Finn Johannsen – Hot Wax 024

Posted: December 19th, 2014 | Author: | Filed under: Mixes | Tags: , , | No Comments »

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Hot Wax: Jeff Mills – The Advent

Posted: December 19th, 2014 | Author: | Filed under: Features | Tags: , | No Comments »

At this point I like to imagine Jeff Mills’ ongoing mission to explore space as if it actually happened.

With each concept album he ventures further out into the vast unknown, and what once mattered – clubs, skills, origins, traditions, cities, people – becomes less important the more he gets away from his own planet. There are times when contact with him is interrupted for longer periods, but he is a reliable traveller most of the time, sending home reports of his encounters on a regular basis. Not every discovery on the way is equal in status, some was already suspected, some is in line with what was known already, has parallels in the inventory, is history repeating. But often enough, there is an unexpected transmission that rearranges your perspective of what might still be possible, what wonders are lurking out there, yet unreached. And then you realize you wish he may travel further away, even if he could be too distant at some point to send the transmissions to where they belong.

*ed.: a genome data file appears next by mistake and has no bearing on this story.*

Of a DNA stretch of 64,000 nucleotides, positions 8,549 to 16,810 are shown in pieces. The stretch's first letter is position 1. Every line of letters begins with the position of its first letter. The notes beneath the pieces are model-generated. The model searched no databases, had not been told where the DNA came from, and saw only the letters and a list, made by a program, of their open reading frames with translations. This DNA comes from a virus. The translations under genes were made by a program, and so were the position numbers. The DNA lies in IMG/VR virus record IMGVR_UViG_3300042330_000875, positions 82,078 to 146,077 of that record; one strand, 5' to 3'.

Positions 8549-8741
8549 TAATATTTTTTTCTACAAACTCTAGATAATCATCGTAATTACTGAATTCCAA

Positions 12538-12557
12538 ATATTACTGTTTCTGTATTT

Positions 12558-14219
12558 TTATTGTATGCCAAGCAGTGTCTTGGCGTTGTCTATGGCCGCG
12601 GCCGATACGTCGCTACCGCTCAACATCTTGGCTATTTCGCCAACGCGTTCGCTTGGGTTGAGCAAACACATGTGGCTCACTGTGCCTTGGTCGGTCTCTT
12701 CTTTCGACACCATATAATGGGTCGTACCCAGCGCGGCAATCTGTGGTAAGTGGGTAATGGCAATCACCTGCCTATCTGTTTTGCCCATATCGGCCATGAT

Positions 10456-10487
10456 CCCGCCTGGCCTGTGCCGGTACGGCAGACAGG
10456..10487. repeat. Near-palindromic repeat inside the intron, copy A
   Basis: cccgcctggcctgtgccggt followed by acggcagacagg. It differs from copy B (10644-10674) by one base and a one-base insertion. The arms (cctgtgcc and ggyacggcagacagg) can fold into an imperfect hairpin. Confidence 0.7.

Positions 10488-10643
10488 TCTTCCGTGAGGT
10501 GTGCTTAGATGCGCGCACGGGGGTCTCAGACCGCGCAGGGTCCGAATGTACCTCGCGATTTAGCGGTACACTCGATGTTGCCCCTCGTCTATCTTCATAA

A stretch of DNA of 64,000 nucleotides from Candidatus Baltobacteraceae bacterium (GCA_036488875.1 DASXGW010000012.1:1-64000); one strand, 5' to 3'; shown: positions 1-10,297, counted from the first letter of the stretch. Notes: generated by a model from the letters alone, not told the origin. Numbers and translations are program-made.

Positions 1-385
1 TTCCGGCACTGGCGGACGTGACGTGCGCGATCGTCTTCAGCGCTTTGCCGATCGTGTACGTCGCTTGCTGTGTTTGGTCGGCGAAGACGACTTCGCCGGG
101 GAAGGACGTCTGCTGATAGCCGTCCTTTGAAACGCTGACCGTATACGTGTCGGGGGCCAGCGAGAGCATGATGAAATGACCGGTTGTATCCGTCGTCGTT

Yeah, you might think this a tad ludicrous. But show me yours, and come again

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The Amplified Kitchen – Radio, Medium der Clubkultur?

Posted: December 8th, 2014 | Author: | Filed under: Artikel, Gigs, Mixes | Tags: , , , | No Comments »

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@ Nürnberg Soul Weekender

Posted: December 3rd, 2014 | Author: | Filed under: Gigs | Tags: , | No Comments »

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Finn Johannsen – Hot Wax 023

Posted: December 1st, 2014 | Author: | Filed under: Mixes | Tags: , , | No Comments »

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Hot Wax: Suburban Knight – The Art Of Stalking

Posted: November 28th, 2014 | Author: | Filed under: Features | Tags: , | No Comments »